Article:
Many years ago, after my grandfather’s death, I received a small collection of miscellaneous photographs taken by my him, A.R.Gill, during his time in the British Army, mostly in Africa. My grandfather died when I was just nine but I know from half-remembered anecdotes that he had served as an officer in the Hampshire Regiment, and was known as an “Old Contemptible”, during the First World War, had then been seconded to service in Africa and spent most of the interwar period in various units in Africa with colourful names such as the Egyptian Camel Corps, the West African Frontier Force, the IXth Sudanese, the Sudan Defence Force. He met and married my grandmother in Gambia where he was ADC to the Governor and retired back to England. But he returned again to Africa in the Second World War. I remember my grandparents had two old regimental drums of the IXth Sudanese, which had been converted into coffee tables and I would lie on the floor as a child and look at the strange names of their battle honours and exotic Arabic inscriptions with absolutely no idea what it all meant.
Many of the photographs that were passed on to me had no information, some had handwritten notes on the back by my grandmother. Many of the photographs included other people but did not have their names. Who were they? And where was the photograph taken? When was it taken? I believe that in the last weeks of my grandfather’s life my grandmother went through many of his old photographs with him and tried to record the places and times where they were taken. But many have no information at all. Over the years these photos lay in an old shoe box and I would occasionally take them out and look through them, repeating the same questions.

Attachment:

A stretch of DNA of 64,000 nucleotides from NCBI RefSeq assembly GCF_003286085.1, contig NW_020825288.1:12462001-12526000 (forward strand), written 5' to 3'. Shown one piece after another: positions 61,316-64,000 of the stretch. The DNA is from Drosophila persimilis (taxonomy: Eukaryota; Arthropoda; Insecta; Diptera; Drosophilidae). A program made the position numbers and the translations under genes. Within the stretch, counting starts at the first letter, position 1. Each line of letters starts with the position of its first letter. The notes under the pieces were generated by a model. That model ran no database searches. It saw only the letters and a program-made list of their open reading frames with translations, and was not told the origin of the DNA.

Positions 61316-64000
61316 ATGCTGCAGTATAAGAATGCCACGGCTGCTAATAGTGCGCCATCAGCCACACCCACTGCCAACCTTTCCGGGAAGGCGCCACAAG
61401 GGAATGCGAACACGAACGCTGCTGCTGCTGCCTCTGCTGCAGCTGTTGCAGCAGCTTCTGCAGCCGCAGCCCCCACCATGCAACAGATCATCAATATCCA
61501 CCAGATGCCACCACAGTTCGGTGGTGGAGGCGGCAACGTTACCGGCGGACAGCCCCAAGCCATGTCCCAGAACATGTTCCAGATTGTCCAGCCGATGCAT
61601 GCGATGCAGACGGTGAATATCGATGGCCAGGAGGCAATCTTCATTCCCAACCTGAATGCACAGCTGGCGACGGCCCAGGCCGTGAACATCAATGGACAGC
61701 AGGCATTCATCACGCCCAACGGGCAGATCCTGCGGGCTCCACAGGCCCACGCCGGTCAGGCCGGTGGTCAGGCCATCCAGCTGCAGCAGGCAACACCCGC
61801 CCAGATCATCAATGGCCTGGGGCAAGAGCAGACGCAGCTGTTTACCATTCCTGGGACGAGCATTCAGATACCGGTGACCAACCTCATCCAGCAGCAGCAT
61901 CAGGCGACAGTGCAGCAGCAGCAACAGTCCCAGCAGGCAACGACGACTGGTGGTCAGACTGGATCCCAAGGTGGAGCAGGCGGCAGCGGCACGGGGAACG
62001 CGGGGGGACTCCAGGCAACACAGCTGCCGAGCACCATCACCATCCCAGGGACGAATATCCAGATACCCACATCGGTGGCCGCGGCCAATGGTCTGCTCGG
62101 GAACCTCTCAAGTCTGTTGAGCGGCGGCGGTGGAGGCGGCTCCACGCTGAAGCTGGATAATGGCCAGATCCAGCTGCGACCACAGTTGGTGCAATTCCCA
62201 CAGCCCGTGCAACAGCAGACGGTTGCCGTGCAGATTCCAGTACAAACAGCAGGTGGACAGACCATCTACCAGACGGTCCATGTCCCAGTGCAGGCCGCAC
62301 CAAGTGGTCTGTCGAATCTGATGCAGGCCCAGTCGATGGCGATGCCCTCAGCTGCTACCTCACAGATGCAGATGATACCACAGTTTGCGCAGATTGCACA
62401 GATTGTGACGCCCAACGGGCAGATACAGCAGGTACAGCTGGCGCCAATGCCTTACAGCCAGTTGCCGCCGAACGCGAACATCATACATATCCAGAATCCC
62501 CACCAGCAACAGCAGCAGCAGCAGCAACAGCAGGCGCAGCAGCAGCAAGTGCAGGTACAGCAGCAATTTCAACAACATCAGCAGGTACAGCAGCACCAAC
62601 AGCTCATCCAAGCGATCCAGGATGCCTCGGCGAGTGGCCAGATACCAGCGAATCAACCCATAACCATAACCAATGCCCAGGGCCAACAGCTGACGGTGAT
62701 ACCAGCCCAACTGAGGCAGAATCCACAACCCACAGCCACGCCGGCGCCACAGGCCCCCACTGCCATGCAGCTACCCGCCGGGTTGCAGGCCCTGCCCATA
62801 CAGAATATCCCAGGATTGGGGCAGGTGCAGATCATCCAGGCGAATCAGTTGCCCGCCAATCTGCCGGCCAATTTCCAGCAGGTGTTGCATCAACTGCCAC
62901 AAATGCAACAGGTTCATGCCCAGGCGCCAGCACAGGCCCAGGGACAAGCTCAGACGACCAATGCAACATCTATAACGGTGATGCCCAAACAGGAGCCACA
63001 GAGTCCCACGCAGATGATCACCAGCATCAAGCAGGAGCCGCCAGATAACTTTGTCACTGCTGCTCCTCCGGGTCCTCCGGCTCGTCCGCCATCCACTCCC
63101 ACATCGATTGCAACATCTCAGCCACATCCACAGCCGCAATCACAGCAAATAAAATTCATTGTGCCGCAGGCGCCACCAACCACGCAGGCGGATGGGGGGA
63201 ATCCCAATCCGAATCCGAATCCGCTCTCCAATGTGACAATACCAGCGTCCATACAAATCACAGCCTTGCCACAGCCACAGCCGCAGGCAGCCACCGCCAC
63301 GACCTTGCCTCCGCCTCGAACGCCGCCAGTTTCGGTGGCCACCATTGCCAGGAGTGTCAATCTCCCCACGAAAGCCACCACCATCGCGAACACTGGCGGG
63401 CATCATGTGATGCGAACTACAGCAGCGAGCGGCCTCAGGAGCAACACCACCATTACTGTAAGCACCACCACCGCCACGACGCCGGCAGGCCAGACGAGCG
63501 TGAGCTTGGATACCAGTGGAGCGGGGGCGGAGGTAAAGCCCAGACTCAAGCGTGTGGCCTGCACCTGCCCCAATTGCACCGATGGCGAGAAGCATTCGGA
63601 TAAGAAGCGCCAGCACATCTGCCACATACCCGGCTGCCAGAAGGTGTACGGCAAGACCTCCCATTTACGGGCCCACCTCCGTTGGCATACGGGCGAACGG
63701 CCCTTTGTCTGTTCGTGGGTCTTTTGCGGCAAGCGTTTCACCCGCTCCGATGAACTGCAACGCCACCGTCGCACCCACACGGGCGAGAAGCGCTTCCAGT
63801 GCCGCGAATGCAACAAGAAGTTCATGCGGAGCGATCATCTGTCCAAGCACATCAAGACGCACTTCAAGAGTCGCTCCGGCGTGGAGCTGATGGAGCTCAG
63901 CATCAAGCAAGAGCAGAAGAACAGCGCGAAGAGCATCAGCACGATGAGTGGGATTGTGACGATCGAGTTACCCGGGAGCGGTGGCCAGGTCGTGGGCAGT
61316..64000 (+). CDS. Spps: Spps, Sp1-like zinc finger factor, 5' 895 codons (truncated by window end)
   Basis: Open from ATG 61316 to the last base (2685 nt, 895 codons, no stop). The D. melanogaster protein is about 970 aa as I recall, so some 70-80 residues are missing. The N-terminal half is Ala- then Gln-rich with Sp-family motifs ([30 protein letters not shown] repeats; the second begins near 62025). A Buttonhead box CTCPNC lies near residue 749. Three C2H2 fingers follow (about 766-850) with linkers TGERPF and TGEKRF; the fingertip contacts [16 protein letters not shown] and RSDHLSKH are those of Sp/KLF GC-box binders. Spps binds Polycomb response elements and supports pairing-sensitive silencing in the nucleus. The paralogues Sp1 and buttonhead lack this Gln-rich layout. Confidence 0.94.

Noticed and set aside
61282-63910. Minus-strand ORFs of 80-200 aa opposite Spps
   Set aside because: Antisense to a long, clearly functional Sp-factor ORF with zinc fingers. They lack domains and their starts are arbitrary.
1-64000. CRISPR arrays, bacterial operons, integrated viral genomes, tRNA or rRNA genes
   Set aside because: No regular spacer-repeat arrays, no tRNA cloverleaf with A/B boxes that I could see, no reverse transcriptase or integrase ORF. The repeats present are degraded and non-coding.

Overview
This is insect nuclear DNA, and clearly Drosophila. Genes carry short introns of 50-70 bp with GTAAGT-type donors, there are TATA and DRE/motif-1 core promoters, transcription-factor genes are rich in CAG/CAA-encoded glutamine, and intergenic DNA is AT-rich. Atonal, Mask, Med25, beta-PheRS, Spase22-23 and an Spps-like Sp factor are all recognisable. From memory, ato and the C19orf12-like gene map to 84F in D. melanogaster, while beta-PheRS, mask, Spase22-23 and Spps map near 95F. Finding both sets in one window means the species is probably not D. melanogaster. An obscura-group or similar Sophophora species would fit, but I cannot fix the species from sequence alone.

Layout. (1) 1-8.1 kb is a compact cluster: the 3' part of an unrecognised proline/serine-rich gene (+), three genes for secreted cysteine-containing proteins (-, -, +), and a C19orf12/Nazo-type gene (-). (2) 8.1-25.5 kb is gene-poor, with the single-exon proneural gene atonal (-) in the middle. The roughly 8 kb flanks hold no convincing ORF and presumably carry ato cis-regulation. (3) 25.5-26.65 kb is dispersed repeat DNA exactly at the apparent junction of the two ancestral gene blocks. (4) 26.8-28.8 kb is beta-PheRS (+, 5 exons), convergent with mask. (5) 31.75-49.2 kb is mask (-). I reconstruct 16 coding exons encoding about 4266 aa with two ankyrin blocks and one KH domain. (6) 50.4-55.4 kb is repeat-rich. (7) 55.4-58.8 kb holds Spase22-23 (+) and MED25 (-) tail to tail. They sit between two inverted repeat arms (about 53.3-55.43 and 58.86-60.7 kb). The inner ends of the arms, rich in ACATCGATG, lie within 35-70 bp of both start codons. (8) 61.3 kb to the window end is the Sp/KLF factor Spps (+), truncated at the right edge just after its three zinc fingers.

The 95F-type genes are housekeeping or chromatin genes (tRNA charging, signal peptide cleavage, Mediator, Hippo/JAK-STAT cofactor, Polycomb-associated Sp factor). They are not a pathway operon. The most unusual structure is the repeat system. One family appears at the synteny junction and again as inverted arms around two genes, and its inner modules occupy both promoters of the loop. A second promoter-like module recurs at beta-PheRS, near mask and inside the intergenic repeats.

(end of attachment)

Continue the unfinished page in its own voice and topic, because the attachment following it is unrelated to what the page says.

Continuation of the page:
With the dawn of the internet, with web forums and blogs, so much information became available and by searching for the miscellaneous names and places written on the back of some of the photos, and searching the names of the regiments and battalions, I have been able to find out so much more. Slowly I have been putting together the pieces of a jigsaw, helped along with a few letters and discussions with family members, and downloads of historical material from the National Archives’ website. But so much valuable information has come from small blogs and messages on forums, from people who are clearly doing the same as me, publishing their research for all who may be interested to see. So I feel that I too should also share my research. Maybe I will mention a person, a place or a unit which someone else is looking for, helping to fill in the gaps in their research. Maybe you may know the name of an unidentified person or place in my photographs.
So this is very much a work in progress. The initial goal is to write a monograph of my grandfather once I have filled enough gaps in my knowledge, but I have other photos and letters of his brothers, and a cousin – all who also served in WWI; one who died in Flanders, and one who died just after the war of flu – so maybe the project will continue. In the meantime, please feel free to read and comment. Please let me know if you see any inaccuracies so I can correct them. If you have any information on any of the places, people and units mentioned, great – please do let me know. Please respect the photographs – copyright still subsists in all of them and is owned by the family, all rights reserved – if you would like to use a photograph, please ask.
In all my research I am reminded of my grandfather’s motto (people had personal mottos in those days):
“Time spent on reconnaissance is seldom wasted”